Friday 22nd November, 2013
3:30pm to 5:00pm
For a century, conservators have used photographic methods to document and highlight visible conditions and fabrication details of works of art, heritage sites, and museum collections. Likewise, conservators have returned to historic and archived images to attempt to understand the impacts of their conservation efforts and to estimate the rates of deterioration and damage at their sites and collections. The advent of digital imaging gave rise to new ways of sharing visual information with multiple users, as well broadcasting information to vast digital audiences. But a handful of scientists, engineers, programmers, and conservators understood that digital images were also potentially dense data sets and, more importantly, that data could be used to accurately detect and monitor small, incremental changes in objects if capture systems could be made truly quantitative.
Computational pathways are now making it possible to register, distortion-correct, and calibrate color space, normal reflection angles, imaging geometries, precise 3D position, and measurement values from multiple digital photographs, taken by different cameras, at different times, in different conditions and from different positions. This panel will consist of four case studies from museum imaging professionals who are breaking new technological ground in the computational development and crowdsourcing of quantifiable and comparative computational imaging. Developers will describe the remaining obstacles and challenges to this promising field, and a question-and-answer session will follow.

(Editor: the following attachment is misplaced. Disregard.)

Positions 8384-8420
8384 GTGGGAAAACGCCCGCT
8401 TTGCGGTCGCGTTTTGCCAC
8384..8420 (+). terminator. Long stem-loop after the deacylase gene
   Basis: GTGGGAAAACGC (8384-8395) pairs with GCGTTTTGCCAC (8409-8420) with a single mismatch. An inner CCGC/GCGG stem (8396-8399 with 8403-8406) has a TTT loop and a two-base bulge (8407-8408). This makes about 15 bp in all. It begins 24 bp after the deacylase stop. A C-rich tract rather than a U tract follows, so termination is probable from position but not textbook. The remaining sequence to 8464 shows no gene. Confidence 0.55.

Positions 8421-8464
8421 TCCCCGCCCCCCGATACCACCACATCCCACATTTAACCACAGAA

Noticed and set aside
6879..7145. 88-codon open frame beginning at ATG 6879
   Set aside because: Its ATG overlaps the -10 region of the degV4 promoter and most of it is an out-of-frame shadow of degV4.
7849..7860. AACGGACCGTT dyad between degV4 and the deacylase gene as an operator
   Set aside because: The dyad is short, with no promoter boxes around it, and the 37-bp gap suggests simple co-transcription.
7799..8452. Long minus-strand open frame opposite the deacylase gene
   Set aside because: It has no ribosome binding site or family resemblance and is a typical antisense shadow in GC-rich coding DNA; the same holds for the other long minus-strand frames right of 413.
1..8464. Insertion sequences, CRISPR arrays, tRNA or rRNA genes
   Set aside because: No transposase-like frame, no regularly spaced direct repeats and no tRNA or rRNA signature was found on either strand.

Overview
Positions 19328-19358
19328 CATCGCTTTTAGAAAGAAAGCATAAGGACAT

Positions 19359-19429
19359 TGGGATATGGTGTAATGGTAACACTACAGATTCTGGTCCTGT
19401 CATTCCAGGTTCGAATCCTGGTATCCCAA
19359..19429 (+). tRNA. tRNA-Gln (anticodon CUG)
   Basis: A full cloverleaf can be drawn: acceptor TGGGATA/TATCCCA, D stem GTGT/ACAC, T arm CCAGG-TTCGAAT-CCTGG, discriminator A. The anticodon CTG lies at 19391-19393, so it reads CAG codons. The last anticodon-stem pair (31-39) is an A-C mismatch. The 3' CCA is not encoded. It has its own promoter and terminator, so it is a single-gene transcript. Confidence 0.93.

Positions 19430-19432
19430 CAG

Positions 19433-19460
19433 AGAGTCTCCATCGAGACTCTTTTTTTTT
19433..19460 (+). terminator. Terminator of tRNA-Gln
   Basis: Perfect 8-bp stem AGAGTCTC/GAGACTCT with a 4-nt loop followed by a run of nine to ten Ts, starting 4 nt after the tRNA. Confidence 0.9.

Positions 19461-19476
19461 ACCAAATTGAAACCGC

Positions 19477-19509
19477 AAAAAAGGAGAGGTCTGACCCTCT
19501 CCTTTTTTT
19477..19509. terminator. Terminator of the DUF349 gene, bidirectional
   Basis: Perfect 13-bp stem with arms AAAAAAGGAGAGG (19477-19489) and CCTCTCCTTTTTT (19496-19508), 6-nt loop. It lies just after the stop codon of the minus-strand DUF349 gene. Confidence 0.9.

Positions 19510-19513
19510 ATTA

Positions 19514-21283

Head of Conservation, Gerogia O'Keeffe Museum
Still cycling the Santa Fe mountains, 7000 ft to 10,000 ft on a 29 pound, 1991, Grant Petersen-designed, all-steel, fully lugged, Bridgestone RB-T. Oxygen? Oxygen! We don't need no stinking oxygen! (PS: Now also riding on an all-carbon fiber Roubaix weighing 10 lb less!)
Director of the Visual Resources, Yale University Art Gallery
John ffrench is the Director of the Visual Resources department at Yale University Art Gallery overseeing workflow, design, color management, and long term archiving of images and image data. He is also responsible for overseeing the creation, quality control, asset management, distribution and rights to use images of work of art for publication, study, documentation, educational programs, promotional and other internal and external uses. Additionally he was actively involved in the development and deployment of the YUAG/Yale Campus DAM and Yale's Open Access Policy.
Israeli Antiquities Authority
National Gallery of Art
Sign in to add slides, notes or videos to this session